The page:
AT&T and Verizon will postpone 5G expansion due to aircraft interference issues

After all, AT&T and Verizon will not start launching their C-band 5G services on January 5. The operator has agreed to comply with the requirements of the Federal Aviation Administration and the Department of Transportation to postpone its 5G expansion for another two weeks. The authorities require these companies to have additional time to investigate concerns about possible interference with aircraft systems and electronic equipment.

AT&T and Verizon should both use the newly purchased frequency to launch a possibly faster C-band service in December, but they Held The expansion was carried out in accordance with the requirements of the Federal Aviation Administration of the United States. Airlines and aircraft manufacturers are concerned that the new frequencies are too close to those used by aircraft radar altimeters, which provide data on the distance between the aircraft and the ground. Interference may cause an unsafe landing.Wireless industry giants debateHowever, the power of C-band services is low enough, and the frequency gap is large enough to prevent interference.

Shortly before the hypothetical January 5th launch, these institutions ask The carrier delayed another two weeks to investigate the issue.They initially Refuse The authorities called for further delays, issued A joint letter stated that meeting the requirements would “damage” customers. The airline tried to negotiate a compromise and told the authorities that they were willing to suspend deployment for six months near some airports.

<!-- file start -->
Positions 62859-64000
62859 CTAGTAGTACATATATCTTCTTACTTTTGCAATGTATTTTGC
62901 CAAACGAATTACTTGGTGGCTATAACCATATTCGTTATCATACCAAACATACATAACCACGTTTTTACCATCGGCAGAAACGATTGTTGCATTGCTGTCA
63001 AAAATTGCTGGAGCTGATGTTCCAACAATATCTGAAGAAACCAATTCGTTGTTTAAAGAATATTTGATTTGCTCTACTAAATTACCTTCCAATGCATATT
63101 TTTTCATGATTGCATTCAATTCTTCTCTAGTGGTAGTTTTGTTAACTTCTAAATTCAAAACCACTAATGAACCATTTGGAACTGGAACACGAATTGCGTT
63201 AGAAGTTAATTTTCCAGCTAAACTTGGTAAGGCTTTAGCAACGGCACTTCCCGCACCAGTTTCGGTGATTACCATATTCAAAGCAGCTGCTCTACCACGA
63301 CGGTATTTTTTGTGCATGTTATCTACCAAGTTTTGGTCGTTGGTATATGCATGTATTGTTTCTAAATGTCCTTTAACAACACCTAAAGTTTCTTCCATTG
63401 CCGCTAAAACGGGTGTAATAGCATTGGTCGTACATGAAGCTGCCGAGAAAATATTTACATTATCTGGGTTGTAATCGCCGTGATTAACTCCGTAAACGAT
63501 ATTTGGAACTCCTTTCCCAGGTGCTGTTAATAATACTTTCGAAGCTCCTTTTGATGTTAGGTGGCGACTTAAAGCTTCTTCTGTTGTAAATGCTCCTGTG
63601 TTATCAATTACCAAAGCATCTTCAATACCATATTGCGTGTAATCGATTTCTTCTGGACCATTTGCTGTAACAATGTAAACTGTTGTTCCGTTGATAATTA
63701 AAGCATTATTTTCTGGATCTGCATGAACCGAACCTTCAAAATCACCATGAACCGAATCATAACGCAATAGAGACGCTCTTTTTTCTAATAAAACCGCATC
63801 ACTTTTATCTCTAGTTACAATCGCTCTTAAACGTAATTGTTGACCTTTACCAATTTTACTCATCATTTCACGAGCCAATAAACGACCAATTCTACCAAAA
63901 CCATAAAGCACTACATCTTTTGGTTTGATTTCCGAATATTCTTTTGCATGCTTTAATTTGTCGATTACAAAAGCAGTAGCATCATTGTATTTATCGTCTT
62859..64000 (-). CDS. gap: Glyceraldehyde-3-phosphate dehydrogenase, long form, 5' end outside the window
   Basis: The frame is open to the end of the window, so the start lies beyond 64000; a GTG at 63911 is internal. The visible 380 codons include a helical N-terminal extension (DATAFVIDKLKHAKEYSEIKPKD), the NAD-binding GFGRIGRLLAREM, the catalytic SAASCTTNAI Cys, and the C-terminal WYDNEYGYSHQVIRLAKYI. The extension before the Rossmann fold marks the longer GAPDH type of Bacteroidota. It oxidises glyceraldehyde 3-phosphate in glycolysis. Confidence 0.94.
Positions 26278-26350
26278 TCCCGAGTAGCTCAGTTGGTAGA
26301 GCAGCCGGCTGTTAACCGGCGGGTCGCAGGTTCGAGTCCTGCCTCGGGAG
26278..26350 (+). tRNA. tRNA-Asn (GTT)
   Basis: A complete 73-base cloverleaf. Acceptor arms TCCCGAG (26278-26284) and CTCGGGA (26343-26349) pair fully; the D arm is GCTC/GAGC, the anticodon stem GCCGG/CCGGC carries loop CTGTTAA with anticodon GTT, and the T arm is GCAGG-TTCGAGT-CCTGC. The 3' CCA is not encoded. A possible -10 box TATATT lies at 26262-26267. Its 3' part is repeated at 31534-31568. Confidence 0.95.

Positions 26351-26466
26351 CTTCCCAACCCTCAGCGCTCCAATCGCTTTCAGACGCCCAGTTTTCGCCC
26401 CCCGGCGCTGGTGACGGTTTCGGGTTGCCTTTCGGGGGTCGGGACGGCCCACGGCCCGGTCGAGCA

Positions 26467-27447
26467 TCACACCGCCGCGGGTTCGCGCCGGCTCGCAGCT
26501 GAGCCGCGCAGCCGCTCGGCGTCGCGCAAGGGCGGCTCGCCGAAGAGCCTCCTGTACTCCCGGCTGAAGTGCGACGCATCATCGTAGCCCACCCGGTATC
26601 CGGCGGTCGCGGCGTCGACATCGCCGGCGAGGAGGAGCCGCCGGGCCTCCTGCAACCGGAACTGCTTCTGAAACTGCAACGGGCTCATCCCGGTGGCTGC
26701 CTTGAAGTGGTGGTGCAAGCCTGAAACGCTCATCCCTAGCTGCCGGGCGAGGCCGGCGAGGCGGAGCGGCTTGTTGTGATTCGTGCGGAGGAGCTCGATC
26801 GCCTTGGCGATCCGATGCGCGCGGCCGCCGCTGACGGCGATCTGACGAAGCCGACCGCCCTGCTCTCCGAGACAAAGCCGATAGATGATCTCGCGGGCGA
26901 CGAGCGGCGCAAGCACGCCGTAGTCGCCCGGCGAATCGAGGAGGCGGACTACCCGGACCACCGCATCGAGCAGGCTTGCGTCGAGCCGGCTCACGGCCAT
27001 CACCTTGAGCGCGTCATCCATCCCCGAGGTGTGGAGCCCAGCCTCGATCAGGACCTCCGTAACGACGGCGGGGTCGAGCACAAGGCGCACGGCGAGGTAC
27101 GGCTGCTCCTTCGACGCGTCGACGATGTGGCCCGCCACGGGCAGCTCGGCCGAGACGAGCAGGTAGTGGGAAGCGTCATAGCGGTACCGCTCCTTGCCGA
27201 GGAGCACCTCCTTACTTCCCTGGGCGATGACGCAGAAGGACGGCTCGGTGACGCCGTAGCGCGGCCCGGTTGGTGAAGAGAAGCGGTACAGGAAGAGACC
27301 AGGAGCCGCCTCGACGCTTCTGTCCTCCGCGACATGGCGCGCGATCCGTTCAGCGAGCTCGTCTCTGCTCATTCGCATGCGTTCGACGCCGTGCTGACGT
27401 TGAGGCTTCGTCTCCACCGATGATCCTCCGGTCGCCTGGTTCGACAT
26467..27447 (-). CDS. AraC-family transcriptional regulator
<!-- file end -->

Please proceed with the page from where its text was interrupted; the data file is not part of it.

It is not clear what changed the thinking of the two companies, but both parties agreed to temporarily suspend their plans.

A Verizon spokesperson told small tools In a statement:

“We have agreed to a two-week postponement, which guarantees to bring our game-changing 5G network to this country in January, delivered through the best and most reliable wireless network in the United States.”

An AT&T spokesperson sent us a similar response:

“At the request of Minister Buttigieg, we voluntarily agreed to postpone the deployment of C-band 5G services for another two weeks. We also continue to work on the six-month protection zone mitigation measures outlined in our letter. We understand aviation safety And 5G can coexist, and we believe that further cooperation and technical evaluation will solve any problems.”

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